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The story “Two Ways Of Seeing A river” is a personal and creative essay. It was published in 1883 in Mississippi, by Mark Twain. Mark Twain explains how something so beautiful can turn ugly after seeing it numerous times. Not only is it ugly because of seeing iy numerous of times it is the way he sees the river from a different perspective and a different knowledge. Mark Twain first sees the river as a beautiful place to relax in, he desribes the river to be majestic.
Mark Twain would love to admire the beautiful sunset and steamboat. Mark Twain would first go to the river just to visit for his enjoyment and to relax. Later on Mark Twain starts to actually work on the steamboat and suddenly his view on the river changes because he has more knowledge and expierence on the river. Mark Twain notices how dangerous the steamboar actually is and how it can kill his passengers. Mark Twain views on once what he had on the river which was romance and beauty was now all gone.
Mark Twain helps us by informing us to never see something from only one point of view. Everything has to sides to it. A coin has two sides to it, A story has two sides to it, and the river has two sides to it too. For one the river can be the source of life, may hold beautiful colors, have breath taking scenaries and holds beauty within everyinch of it, but on the other hand the river can lead to a life diaseter by being dangerous and posseing the power to kill passengers on the steam boat.
Mark Twain tells us to pick up the facts before analuzonf anything so then you can gain some knowledge in what you are analuzing. For example a doctor may not be able to see the beauty in a human being because he got so use to his job he is only use to seeing their illness or disease. Mark Twain states “ you lose and you gain but in gaining all this technical knowledge you may lose the perpective of what is the essence.” Mark Twain means by this is how knowledge can overcome beauty.
In, Two Ways of Seeing A River, the author, Mark Twain, described his idea of the Mississippi river from two angles or two perspectives and used comparison and contrast to illustrate his points. He first began by using a metaphor in his opening words. He compared to Mississippi river to a language which he had already mastered.
However, he said that upon his mastery of the river, he lost something which is his admiration for it when he saw it the last time. Twain described how majestic and how wonderful it was when he first saw the river on a steamboat. He vividly illustrated in the story tiny details like the color of the river during the sunset and the ripples in the water, among others. But when he returned a second time, everything marveled about the river was gone.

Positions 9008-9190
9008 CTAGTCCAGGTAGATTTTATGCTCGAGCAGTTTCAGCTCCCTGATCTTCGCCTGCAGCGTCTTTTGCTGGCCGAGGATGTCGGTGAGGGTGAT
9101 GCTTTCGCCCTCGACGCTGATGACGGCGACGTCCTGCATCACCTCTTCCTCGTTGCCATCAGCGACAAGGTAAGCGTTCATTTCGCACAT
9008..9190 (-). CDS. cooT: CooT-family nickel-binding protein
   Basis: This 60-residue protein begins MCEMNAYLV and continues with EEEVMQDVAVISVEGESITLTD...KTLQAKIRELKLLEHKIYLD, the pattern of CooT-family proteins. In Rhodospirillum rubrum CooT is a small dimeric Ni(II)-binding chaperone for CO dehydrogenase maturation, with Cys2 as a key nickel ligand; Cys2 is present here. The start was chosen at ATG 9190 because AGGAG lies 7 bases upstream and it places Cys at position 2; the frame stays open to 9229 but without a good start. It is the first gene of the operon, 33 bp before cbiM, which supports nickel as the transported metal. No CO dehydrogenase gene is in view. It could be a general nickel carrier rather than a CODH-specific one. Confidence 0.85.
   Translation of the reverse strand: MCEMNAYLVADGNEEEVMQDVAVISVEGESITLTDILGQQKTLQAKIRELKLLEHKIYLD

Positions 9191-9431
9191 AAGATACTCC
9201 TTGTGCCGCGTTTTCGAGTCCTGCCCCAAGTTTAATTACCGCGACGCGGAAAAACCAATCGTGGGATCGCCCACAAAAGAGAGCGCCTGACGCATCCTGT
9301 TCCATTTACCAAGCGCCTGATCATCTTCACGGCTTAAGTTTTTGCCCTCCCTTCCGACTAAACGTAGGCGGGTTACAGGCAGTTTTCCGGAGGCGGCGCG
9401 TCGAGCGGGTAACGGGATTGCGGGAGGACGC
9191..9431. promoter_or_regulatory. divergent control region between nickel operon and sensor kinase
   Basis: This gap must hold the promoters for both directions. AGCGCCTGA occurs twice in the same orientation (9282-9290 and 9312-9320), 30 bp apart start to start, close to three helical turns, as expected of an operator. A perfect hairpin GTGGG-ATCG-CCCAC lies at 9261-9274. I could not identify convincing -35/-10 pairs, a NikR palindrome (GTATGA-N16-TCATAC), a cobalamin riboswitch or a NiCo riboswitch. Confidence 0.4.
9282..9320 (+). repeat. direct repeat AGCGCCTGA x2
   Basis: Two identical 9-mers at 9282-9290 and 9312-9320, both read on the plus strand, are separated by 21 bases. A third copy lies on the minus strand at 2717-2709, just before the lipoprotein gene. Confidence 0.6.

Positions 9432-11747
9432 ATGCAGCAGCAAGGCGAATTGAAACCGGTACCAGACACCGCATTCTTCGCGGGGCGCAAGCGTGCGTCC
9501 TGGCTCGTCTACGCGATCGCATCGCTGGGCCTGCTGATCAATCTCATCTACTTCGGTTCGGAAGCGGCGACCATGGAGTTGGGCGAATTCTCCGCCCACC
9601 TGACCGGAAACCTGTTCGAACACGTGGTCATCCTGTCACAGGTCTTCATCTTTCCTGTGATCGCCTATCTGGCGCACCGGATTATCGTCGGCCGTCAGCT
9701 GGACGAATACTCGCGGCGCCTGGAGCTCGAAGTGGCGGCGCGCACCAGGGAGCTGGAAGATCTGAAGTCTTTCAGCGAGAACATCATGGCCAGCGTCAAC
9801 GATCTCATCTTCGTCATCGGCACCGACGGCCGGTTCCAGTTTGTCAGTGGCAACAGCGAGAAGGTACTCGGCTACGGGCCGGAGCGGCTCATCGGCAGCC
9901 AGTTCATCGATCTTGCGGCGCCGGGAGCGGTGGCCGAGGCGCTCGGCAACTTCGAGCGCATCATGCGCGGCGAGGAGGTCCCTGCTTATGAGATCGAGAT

Basically, Twain’s comments on the river on the third paragraph were almost the opposite of his comments on the second. It can be then deduced that the author used a block pattern of comparison in his story because he first described his beautiful experiences upon seeing the river the first time before describing his less lively experience on the second time.
Moreover, Twain’s differing comments on the river basically says that things such as experiences become less exciting or even less fulfilling the second time around. In other words, a man who has already experienced something simply passes by it the next time. In the case of the author in the story, he simply read and observed the Mississippi river rather than marvel at it because he has already seen it before.
In “Two Ways of Seeing a River,” author Mark Twain uses a blocked structured comparative analysis of the river to describe how he feels about the river, or “sees” it now that he has “learned” it and there is less beautiful mystery associated with it. Twain develops each paragraph to using metaphor, “A broad expanse of the river was turned to blood” (par. 1), simile, “ a long , ruffled trail that shone like silver” (par. 1) , and personification, “There were graceful curves” (par. 1) to describe vividly how he sees the river before and after his mastering of the water.
After Twain masters the river, he follows his previously established pattern in paragraph one to develop in order the contrasts of the river now that it is no longer a mystery. He describes the same river with more somber, less colorful language, “This sun means we that we are going to have wind tomorrow” (par. 2). What Twain is really comparing is his romantic, uneducated view of the river to his more rational, understood knowledge on how to navigate and survive on the water.
Twain, Mark. “Two Ways of Seeing a River”
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